Professor Sheri Bridges Discusses How Trader Joe’s Will Impact Grocery Consumers in Winston-Salem

10.21.2012 Article, Faculty News, Retail

Other grocers likely to feel some effects from new Trader Joe's store

Reposted from Winston-Salem Journal | by Fran Daniel
Devoted fans of Trader Joe’s have just a few more days of waiting before the retailer opens its newest location at Thruway Shopping Center in Winston-Salem.

Several retailers at Thruway, which is owned by Saul Centers, have said they expect to start reaping benefits from the large number of people expected to shop at Trader Joe’s when it opens Friday.

And nearby grocery stores may feel some effects too, experts say, although perhaps not in such a positive way.

A Harris Teeter store is already at Thruway and there’s another one less than a mile away on Cloverdale Avenue, Whole Foods is less than a mile away on Miller Street and The Fresh Market is 4.4 miles away on Robinhood Road.

“I’m sure they’re probably all going to feel it,” said Britt Beemer, the chairman and founder of America’s Research Group, based in Charleston, S.C. “The thing is, where are they going to feel the most amount of pain? Will it be in the produce section? Will it be in the meat section?”

Trader Joe’s is known for selling inexpensive Charles Shaw wine, which has become known as Two Buck Chuck, although it sells for about $3 at stores in North Carolina.

“If they do well with their wine sales, it may impact some of the liquor stores and wine stores around them,” Beemer said.

Beemer said that Trader Joe’s has a very loyal shopper base and gets a lot of repeat customers. He added that the store’s advertising will play a part in any impact on other grocers, affecting a few stores if it focuses on the zip code area around Thruway but affecting more retailers if its ads expand into Greensboro.

Sheri Bridges, the faculty director of the Center for Retail Innovation and a marketing professor at the Wake Forest University Schools of Business, said that competition is good for consumers because it makes other companies sit up and pay attention in areas where they may have grown complacent.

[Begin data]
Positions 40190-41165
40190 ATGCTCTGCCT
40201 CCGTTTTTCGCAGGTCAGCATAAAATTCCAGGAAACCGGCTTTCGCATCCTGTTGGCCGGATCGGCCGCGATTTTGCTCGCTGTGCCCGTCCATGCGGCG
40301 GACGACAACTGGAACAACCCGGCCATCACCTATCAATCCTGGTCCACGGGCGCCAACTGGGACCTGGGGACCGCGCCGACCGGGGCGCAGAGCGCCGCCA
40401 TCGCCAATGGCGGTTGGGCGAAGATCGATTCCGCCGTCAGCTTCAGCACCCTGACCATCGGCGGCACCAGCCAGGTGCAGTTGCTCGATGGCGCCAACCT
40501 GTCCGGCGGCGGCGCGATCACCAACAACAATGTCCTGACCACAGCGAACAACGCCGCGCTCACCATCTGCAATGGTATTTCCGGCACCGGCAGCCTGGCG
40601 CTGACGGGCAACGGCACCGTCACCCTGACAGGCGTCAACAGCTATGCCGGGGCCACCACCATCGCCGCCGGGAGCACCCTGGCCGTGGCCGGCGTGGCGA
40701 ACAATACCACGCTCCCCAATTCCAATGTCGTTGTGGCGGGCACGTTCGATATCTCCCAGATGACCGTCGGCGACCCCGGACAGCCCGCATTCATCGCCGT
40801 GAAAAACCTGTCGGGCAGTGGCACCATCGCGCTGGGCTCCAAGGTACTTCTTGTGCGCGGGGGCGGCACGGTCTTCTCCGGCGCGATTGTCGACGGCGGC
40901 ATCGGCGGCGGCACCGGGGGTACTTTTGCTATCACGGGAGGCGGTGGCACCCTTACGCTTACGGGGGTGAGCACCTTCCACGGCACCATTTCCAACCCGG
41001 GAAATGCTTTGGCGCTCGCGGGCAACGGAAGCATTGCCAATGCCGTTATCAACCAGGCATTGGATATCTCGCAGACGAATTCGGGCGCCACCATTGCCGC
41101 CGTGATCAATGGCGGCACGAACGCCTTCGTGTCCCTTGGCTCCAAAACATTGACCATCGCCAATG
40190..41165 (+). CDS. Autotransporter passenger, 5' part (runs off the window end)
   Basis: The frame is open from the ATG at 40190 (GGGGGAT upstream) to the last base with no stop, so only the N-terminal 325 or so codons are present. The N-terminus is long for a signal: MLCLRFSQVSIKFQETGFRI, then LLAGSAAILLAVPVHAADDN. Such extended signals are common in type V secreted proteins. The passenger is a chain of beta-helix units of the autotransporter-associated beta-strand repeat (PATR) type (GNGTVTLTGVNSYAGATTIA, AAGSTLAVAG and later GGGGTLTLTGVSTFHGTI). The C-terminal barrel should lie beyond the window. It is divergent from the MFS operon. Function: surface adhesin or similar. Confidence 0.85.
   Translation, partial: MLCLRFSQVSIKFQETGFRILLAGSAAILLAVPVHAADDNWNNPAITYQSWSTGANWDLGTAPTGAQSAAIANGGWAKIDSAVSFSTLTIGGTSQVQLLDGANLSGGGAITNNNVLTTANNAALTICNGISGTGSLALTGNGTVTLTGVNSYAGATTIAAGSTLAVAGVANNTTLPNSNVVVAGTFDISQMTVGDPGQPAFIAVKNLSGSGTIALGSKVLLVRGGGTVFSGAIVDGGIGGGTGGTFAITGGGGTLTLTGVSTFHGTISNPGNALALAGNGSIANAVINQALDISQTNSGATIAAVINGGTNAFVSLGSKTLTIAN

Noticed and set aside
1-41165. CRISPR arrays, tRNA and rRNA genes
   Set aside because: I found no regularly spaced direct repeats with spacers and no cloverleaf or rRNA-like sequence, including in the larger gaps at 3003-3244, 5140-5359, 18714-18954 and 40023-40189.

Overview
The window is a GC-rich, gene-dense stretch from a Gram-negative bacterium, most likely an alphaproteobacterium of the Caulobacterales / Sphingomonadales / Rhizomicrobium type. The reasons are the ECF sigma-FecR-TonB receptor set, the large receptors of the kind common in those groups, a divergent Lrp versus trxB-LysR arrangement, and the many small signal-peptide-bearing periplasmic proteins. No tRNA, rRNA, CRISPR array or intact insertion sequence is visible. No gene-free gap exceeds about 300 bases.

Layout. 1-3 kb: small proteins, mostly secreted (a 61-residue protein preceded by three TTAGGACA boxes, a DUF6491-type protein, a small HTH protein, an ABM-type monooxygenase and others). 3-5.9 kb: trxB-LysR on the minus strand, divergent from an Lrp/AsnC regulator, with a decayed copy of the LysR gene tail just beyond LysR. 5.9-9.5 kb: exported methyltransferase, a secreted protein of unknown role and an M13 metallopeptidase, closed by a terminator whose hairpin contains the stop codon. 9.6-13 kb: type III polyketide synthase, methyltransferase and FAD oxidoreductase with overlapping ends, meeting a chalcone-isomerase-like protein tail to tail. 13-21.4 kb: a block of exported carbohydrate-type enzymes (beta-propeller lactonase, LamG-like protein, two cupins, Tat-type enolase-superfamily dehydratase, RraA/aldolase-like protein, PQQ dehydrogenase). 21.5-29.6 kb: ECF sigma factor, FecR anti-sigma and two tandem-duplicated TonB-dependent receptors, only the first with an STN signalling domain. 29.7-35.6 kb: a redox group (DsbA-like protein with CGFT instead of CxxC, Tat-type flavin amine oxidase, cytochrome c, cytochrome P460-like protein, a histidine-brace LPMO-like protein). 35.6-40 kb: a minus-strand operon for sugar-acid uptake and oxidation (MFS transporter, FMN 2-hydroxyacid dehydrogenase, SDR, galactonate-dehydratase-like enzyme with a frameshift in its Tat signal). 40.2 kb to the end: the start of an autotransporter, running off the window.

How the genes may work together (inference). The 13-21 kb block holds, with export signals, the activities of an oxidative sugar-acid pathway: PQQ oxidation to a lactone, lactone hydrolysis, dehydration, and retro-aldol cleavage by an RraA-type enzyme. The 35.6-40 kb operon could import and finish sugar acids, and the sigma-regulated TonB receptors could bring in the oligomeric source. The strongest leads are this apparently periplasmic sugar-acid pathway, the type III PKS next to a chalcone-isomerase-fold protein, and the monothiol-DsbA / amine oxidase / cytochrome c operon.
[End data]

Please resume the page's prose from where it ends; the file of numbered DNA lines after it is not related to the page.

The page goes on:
“Because some competition has come to town, it will cause them to really do their homework and figure out what they can do to protect their market share, keep their customers and compete against this new kid on the block,” she said.

“I think we’ll see more of these other stores doing maybe more cooking demonstrations, possibly more sampling, introducing more seasonal merchandise that is very specialized for the particular season,” she said.

Ray Collins, the president of Collins Commercial Properties Inc. in Winston-Salem, considers Trader Joe’s more of a specialty retailer than a grocery store — one that draws from a broader customer base than the traditional grocery stores.

He said people tend to drive from long distances to shop at a Trader Joe’s.

“Harris Teeter, Whole Foods and Fresh Market may feel a little bit of a sales loss when Trader Joe’s opens, but I think their sales will return to their prior levels quickly, if they go down at all,” he said.

Drewry Sackett, a spokeswoman for The Fresh Market, said that company officials have found that there is always room for good business operators.

“Our concept is quite different from theirs,” she said of Trader Joe’s, “and we have found in other markets that our stores can often complement one another.”

Danna Jones, a spokeswoman for Harris Teeter, said that the supermarket chain would remain focused on offering its customers “the absolute best in customer service and high quality products at competitive prices.”

Officials with Whole Foods declined to comment.

Alison Mochizuki, a spokeswoman for Trader Joe’s, declined to give specifics when asked how Trader Joe’s has affected other grocery stores when the chain enters new markets.

She said it’s hard to predict what the future will hold for the chain in Winston-Salem but company officials hope their store will be embraced by the community.

One thing is for certain. Trader Joe’s opening day is expected to bring out its fans as well as people who are curious about what has caused all the commotion over the chain in recent months.

“The opening of Trader Joe’s is going to be like Black Friday at Walmart or a shopping mall,” Bridges said. “It really is. People will be standing in line. There will be this sense of excitement. There will be the rush to get in the door. It will be just general craziness.”

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